Alfonso X, the Learned by H. Salvador Martínez
By H. Salvador Martínez
A really groundbreaking e-book, offering a portrait of Alfonso X, monarch and medieval highbrow par excellence, and the extreme cultural background of Spain at the moment.
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Additional info for Alfonso X, the Learned
F. O’Callaghan, “The Beginnings of the Cortes of León-Castile,” The American Historical Review, 74 (1969), pp. 1512–1513. 16 PCG, II, chap. 997, p. 677a. 17 PCG, II, chap. 997, p. 677a. 18 Freed from the commitment to the German prince, Berenguela, following her mother’s will and with the consent of her father, was finally able to marry Alfonso IX of León in 1197. It was a calculated political decision that Alfonso VIII had made nine years earlier (1188) during a visit the young king of León had paid him at Carrión de los Condes on the occasion of Berenguela’s marriage engagement to Conrad.
19 24 chapter one be solved with such a union. 20 As expected, the marriage brought peace to the kingdoms but also created a series of serious problems for the couple. At 17, Berenguela was very aware of the political significance of that marriage agreement. The king of León had already been married to Teresa of Portugal and, although their marriage had been officially annulled three years earlier by pope Celestine III (1191–1198) because of blood ties (they were first cousins), the royal couple continued having children, totaling three, two daughters and one son: Sancha, Fernando, and Dulce.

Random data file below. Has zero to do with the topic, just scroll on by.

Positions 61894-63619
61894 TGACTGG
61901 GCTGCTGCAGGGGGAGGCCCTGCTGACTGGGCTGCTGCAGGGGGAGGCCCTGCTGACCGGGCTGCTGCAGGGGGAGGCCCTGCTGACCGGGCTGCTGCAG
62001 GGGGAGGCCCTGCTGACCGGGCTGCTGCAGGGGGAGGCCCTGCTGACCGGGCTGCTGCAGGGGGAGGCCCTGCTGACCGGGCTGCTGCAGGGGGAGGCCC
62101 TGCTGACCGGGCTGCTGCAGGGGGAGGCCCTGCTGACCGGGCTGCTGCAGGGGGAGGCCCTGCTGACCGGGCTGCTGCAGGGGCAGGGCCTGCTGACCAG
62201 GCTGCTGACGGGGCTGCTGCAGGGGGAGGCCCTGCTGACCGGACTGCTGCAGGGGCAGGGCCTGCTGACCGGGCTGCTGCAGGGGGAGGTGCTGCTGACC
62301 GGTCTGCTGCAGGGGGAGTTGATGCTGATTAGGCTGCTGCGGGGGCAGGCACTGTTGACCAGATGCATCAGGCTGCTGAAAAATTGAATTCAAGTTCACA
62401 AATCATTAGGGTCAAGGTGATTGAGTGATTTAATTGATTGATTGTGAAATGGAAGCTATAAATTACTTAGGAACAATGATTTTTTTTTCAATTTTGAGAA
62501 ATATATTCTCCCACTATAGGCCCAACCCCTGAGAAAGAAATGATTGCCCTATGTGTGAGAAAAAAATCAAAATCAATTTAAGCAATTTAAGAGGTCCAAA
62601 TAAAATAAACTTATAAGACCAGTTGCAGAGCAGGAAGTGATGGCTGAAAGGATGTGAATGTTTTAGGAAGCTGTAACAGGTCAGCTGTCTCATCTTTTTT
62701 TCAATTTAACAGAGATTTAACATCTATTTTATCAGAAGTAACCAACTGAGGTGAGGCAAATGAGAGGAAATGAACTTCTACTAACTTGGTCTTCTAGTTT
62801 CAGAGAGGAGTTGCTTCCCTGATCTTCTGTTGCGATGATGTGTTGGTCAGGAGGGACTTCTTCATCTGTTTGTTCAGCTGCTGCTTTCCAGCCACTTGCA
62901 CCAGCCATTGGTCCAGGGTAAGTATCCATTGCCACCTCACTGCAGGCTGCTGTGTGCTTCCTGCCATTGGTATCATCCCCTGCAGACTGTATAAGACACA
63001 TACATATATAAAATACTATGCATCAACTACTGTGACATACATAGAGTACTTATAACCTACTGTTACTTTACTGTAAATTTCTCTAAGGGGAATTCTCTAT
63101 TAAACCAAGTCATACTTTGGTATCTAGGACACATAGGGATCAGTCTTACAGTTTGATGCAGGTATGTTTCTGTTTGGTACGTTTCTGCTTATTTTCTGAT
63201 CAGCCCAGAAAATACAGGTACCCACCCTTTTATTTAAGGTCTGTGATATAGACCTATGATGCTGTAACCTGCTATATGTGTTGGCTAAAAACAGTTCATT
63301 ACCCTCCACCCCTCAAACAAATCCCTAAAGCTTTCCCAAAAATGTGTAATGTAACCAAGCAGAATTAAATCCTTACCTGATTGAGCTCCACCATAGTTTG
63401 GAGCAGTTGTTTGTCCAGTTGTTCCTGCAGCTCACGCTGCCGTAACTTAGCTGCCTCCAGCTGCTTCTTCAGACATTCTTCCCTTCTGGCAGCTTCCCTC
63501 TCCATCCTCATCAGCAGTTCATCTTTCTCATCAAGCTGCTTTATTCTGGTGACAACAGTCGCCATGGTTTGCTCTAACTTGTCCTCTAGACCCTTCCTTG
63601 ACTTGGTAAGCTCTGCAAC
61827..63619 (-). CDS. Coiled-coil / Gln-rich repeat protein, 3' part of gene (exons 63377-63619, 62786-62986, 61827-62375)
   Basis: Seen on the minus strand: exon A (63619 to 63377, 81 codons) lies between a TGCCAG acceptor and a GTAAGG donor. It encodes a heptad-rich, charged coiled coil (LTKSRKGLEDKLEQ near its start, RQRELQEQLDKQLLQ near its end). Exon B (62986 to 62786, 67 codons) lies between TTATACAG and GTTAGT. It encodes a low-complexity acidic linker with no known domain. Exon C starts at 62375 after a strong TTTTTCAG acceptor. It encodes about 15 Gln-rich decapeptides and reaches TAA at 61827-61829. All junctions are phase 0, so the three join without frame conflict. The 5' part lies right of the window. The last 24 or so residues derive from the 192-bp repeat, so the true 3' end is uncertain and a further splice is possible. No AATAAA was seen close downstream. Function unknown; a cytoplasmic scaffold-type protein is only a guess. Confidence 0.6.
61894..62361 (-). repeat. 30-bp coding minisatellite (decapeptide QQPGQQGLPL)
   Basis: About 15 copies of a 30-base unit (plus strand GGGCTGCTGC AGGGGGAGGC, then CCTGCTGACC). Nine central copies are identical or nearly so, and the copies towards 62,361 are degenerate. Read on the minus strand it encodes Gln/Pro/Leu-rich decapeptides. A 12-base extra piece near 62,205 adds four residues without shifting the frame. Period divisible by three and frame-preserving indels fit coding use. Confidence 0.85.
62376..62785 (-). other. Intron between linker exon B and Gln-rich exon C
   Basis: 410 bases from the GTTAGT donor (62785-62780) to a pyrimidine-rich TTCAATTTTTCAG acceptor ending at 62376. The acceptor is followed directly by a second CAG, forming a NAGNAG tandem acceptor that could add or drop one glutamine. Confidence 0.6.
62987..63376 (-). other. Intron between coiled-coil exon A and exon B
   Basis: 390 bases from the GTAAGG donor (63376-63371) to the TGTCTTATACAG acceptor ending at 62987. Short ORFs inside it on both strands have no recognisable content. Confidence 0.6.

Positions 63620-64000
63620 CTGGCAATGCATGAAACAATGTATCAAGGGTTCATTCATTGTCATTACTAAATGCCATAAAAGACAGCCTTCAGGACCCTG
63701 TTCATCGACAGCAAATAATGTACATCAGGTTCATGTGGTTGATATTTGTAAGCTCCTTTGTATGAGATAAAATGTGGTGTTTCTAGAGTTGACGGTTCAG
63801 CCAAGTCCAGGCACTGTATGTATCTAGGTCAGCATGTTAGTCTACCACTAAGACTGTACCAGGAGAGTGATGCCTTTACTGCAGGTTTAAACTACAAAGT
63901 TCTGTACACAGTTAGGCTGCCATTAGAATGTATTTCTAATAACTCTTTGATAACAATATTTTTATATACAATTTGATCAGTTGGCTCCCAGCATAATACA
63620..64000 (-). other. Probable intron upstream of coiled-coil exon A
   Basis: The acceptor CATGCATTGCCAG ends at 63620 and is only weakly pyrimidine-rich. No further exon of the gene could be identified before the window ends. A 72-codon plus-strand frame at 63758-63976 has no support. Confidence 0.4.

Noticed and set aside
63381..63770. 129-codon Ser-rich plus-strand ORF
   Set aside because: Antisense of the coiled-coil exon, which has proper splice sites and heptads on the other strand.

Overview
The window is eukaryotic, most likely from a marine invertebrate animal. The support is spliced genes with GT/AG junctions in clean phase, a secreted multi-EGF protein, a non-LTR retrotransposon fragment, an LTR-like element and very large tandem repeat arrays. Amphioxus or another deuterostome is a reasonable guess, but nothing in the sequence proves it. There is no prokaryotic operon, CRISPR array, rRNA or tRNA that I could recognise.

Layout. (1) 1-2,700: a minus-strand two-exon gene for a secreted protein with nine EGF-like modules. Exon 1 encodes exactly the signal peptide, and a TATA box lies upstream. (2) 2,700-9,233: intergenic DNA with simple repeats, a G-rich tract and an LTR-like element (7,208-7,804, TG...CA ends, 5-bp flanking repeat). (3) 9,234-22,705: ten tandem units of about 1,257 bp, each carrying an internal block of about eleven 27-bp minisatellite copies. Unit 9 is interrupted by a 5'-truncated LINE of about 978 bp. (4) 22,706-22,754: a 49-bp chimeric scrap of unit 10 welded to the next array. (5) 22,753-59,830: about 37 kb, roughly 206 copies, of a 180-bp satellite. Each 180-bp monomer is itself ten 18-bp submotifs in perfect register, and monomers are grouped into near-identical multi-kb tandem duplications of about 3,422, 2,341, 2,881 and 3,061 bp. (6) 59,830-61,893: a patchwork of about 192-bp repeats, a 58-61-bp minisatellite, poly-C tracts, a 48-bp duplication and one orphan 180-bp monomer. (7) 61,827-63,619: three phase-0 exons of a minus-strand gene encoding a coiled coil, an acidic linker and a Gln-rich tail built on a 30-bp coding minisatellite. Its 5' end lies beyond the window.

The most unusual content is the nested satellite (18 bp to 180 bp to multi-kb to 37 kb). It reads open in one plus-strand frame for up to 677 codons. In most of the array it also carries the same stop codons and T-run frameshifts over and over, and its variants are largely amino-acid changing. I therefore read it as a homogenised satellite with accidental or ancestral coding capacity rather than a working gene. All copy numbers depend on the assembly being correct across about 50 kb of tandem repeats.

It is an absurd and chilling story that seems more like a fable, more inhumane than King Lear’s, which Alfonso himself had narrated in the General Estoria. Before closing this introduction, I would like to respond to a couple of objections that were raised during my research. Besides the contribution to the dissemination of culture among his subjects in the Castilian language, which was accessible to all, Alfonso was also interested in the political and social conditions and the spreading of culture to the rest of the Europe of his time.